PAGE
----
Ubiñas: Meet the other Fetterman who should probably also run for public office

20160412-Gisele-Fetterman
Gisele Fetterman, the wife of Senate candidate John Fetterman, poses for a picture with a supporter of her husband.

THERE WAS no parking anywhere near East Palmer Street in Fishtown on a recent Sunday afternoon. No easy way to cut through the crowd at Interstate Drafthouse, either. The bar was packed with people hyped to meet Braddock, Pa., Mayor John Fetterman, the tattooed, biker-looking U.S. Senate candidate who's made a big splash as much for his size as his politics.

I like his politics, but I wasn't there for the big guy. I was there for the woman who's been by his side on this crazy ride that's attracted national attention, even if he is a distant third in the polls.

When I tell Fetterman that I'm there for his wife, not him - no offense - he doesn't blink. There's a reason his campaign logo just says Fetterman, he says half-jokingly:

"We're going to wise up and run her instead of me, so we'll save money on the logo. She would make a better candidate than I would."

His story is irresistible - Harvard-educated, conservatively bred, but with politics that, stereotypically speaking, defy his looks, from marriage equality to immigration reform.

But what of his wife, I often found myself wondering when I saw a picture of the two. A once-undocumented immigrant from Brazil who's since become a citizen - and the only Latina, she tells me, in the town of Braddock. (It's OK, she says - when she misses the culture and music, she blasts old-time salsa music around the house.)

She's also the woman whose family immigration story Fetterman, the candidate, said shaped many of his views on the issue.

Not to belabor a superficial point made repeatedly by now, but they are a visually striking pair. People's gaze naturally turns first to the 6-8, 320-pound guy in the room, but it tends to linger on her. It should linger more when you hear what she's about.

Gisele Fetterman, 34, didn't so much wear her heart on her sleeve when we sneaked over to another restaurant for a chat as she laid it bare on the table.

Her eyes filled with tears more than a few times while she talked about her family, the one she was born into and the larger one she chose to be part of in Braddock.

She was 8 when her single mother brought her and her brother to the United States from Brazil.

"My mom was having a conversation with my aunt, and she said in the same way people talk about the weather, 'You know, this year we've only been robbed seven times, and only four were at gunpoint.' "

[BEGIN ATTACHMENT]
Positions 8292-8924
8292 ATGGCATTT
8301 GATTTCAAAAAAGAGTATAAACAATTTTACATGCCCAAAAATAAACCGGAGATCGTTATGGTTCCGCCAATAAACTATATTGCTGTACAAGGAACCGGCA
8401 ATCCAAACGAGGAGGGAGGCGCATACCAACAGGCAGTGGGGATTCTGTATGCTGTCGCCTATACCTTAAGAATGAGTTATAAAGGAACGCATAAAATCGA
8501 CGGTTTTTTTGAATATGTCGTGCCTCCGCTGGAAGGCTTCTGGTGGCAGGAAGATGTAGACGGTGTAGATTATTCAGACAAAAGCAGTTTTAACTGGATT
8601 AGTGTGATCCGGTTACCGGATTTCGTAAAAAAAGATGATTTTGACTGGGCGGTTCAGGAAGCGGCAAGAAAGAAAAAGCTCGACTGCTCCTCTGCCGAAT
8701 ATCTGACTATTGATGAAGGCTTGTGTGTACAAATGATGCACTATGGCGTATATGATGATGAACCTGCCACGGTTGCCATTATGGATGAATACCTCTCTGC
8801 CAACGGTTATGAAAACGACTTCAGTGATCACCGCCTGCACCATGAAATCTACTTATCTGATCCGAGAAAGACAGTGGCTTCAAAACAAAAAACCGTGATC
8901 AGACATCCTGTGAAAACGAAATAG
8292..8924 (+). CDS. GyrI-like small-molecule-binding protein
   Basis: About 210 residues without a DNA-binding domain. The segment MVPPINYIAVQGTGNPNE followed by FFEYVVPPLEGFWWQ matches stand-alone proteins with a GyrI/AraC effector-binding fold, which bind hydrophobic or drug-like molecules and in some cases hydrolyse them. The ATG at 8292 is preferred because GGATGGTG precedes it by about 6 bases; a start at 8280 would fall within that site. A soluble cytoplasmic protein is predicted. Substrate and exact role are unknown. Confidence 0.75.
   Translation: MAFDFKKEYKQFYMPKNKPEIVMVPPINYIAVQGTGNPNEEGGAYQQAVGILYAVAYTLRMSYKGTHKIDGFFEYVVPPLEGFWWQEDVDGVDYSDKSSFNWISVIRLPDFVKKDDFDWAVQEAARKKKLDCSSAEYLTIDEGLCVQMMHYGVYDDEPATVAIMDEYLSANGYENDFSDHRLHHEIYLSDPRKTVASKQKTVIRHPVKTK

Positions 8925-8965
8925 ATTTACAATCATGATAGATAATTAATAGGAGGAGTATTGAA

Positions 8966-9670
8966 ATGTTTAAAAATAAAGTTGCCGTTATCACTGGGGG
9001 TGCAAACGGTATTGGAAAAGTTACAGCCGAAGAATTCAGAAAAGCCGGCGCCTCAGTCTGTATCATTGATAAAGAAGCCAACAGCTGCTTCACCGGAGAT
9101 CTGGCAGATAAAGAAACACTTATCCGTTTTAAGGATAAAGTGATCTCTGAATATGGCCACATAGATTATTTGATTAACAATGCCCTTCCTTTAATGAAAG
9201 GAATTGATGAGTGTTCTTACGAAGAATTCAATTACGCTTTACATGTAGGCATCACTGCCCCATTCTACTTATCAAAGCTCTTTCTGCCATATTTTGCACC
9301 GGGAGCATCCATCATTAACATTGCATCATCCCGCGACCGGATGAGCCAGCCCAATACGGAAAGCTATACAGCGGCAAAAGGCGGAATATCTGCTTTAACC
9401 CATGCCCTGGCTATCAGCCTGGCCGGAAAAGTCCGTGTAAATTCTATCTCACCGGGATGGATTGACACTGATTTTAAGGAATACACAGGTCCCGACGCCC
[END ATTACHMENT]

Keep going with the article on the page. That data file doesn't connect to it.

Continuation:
"I just wanted to escape the violence," her mother, Ester Resende, later told me. She told her kids to pack up their favorite things and she never looked back.

They knew no one. They spoke no English. Her mother, who had earned a Ph.D. in Brazil, worked as a coat check girl for tips, then cleaned houses.

On their own and undocumented, they furnished their first place in New York with discarded furniture found on the curb. The experience shaped her, drawing her to try to salvage other things that were tossed aside, from pets to people.

So it's probably no surprise that she was drawn to Braddock after reading about it in a national news story. Braddock, a once prosperous steel-mill town that went bust, a place that from its peak lost 90 percent of its population. Little more than 2,000 people live there now - nearly three in four residents are black, and more than one-third live in poverty.

"I felt really sad that people could give so much and just be discarded," she said. And she felt energized by the mayor who was trying to bring the town back to life.

She wrote a letter to the borough, offering to start a summer program for kids. The mayor invited her down from Jersey. And just like in the movies, it was love at first sight - with the town, not the man. Though love with the man wasn't far behind.

Fetterman laughs when she recalls how she used to say she'd never marry a politician because of her estranged relationship with her father, who was in public office in Brazil. Now here she is, married for eight years with three children, and on most days riding shotgun on their grassroots campaign.

By the time her husband started talking about feeling frustrated and wanting to do more to help people, she was already all-in. She founded the Free Store, where, as the name suggests, people can come and get almost anything they need free in Braddock. She also cofounded 412 Food Rescue, which works with food providers to rescue unsellable but perfectly good food.

The third-generation vegetarian knows everyone in town - who needs what, who lost their jobs, who was down on their luck and now is back at the Free Store paying it forward. While we're talking, she checks her phone. There's a lady who is sick and can't get to the store. She wants to be sure she has something to eat.

During our talk, it strikes me that she and her husband may just be too nice - and sane - to be in public office, and I tell her so. Exhibit A: Donald Trump and his anti-immigrant campaign.

She laughs. Relatives in Brazil who only used to only speak of coming to America now don't seem to be in any big rush. But then we share a big, deep sigh at the state of politics and the world.

"I just hope that's not the direction we go in," she says. "We're so much better than that. I love being American. I love living in this country. I don't want us to go that way. I don't want us viewed that way in the world, as a nation lacking compassion."

Win or lose, she says the whole experience has been worth it. "I want to teach my kids that doing the right thing is the right thing to do, always. I want them to see that you could do the right thing and be in politics."

Imagine that.

ubinas@phillynews.com

215-854-5943N>@NotesFromHel

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